I wish that E Hoffman Price's Peter D'Artois had flourished in Weird Tales, then he could have been tied into the Ghostbreaker Mythos as well. Unfortunately it was the popularity of Jules de Grandin that forced Hoffman to give up the character, since readers kept accusing him of ripping off Seabury Quinn.

Even if Wellman's mention of de Grandin was just a blip on the screen, a mere whim to please a fellow writer, the idea of a Ghostbreaker Mythos is very appealing to one such as I. Imagine Martin Hessellius, Abraham Von Helsing, Flaxman Low, John Silence, Carnacki, and all who followed belonging to a fraternity of ghost chasers! This idea was irresistible and I have used it in my own work. Thank you, Manly Wade Wellman! The Fraternity of Ghostbreakers goes on...

Using friends in stories was also part of the Cthulhu Mythos game. Clark Ashton Smith used Lovecraft as the model for Tomeron in "The Ephiphany of Death" (The Fantasy Fan, July 1934). Robert Bloch portrayed HPL in "The Shambler from the Stars" (Weird Tales, September 1935) and Lovecraft returned the favor in "The Haunter of the Dark" (Weird Tales, December 1936). Frank Belknap Long used a thinly disguised portrait of HPL in "The Space Eaters" (Weird Tales, July 1938). For Quinn to use the same idea in 1945 is not surprising. It's part of the Mythos game.

Perhaps the most interesting of these portrayals was done by August Derleth in 1966 in "The Dark Brotherhood". This posthumous collaboration with Lovecraft is about a man (who is very much like HPL: keeping strange hours, admiring architecture and graveyards) who finds multiple versions of Edgar Allan Poe popping up. In this way, HPL and Poe get to share a story together just as Derleth and HPL penned the story together.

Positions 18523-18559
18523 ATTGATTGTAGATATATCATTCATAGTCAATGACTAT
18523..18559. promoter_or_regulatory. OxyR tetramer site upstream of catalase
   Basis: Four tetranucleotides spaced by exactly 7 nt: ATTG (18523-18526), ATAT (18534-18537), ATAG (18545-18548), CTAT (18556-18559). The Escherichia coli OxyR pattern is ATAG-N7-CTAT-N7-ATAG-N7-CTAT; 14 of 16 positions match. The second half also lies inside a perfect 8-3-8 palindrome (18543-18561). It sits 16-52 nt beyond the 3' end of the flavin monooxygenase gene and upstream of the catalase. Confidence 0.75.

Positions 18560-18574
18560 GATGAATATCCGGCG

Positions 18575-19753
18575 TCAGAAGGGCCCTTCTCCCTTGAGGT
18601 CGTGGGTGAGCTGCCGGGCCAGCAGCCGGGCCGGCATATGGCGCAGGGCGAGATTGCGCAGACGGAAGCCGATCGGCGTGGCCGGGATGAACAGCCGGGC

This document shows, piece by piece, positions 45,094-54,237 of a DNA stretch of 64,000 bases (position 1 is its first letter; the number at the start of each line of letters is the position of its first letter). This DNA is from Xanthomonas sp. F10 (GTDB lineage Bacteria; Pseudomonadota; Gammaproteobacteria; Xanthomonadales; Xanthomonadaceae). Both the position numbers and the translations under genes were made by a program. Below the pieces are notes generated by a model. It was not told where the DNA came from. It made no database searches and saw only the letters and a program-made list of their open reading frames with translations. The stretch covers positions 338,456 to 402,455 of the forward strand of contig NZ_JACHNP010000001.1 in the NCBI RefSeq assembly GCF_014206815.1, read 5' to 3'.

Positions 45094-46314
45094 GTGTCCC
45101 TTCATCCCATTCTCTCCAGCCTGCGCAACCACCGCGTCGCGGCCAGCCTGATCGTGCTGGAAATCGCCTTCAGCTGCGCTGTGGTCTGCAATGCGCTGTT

GW Thomas has appeared in over 400 different books, magazines and ezines including The Writer, Writer's Digest, Black October Magazine and Contact. His website is gwthomas.org. He is editor of Dark Worlds magazine.

Monday, September 25, 2017

Countdown to Halloween 2017



So next week is October and as usual I'll be counting down to Halloween all month long.

I'm going to do it differently this year, though. Instead of picking a monster or spooky subject to explore for the month, I'm just going to follow my bliss and talk about movies. Each day I'll have one or two posts about different horror movies from various time periods: starting with the silent era and working my way up to this year.

Because of that, there won't be any 7 Days in May posts for the month (or this week), but I'm planning to resume that in November.

Happy Halloween!


Sunday, September 24, 2017

Greystoked | The New Adventures of Tarzan (1935)



Noel and I are joined by guest Melissa Kaercher (A Reel EducationThe Sound and the Foley) to discuss Edgar Rice Burroughs' sole attempt at financing a Tarzan serial himself (with co-producer/actor Ashton Dearholt). We talk about the extremely troubled production, from its poor planning and even poorer sound to its Mayan space queens and wife-swapping producers. Was anything good able to come of the mess? Tune in and find out!




Friday, September 22, 2017

Guest Post | The Comet Doom: SF's Second Chance

By GW Thomas

There really isn't any way to predict if an author will one day become important to you. A perfect example of this is Edmond Hamilton. When I was kid in the 1970s, collecting paperbacks at an alarming rate, I had piles of Edgar Rice Burroughs and Robert E Howard books. Lin Carter as well. Now I think back to how much of that was because I was a super fan of these writers and how much was because that's what was being printed at the time. It's a combination, no doubt. I had no source of steady income, so I spent my quarters and dollars frugally. This might have been a third factor.

The only paperback I had by Edmond Hamilton was a copy of Lancer's The Valley of Creation (1967). This was the red reprint version with a swordswoman riding a black horse alongside her pet hawk and tiger. In the background, armed space marines watch her ride by. (I'm pretty sure the cover art was by Gray Morrow.) The blurb says, "In the Tradition of Edgar Rice Burroughs." Another edition uses the words: "Sword and Sorcery." Those Lancer people really wanted me to buy this book. Because usually that's all it would have taken. I did buy it or acquired it second-hand. I never read it back then.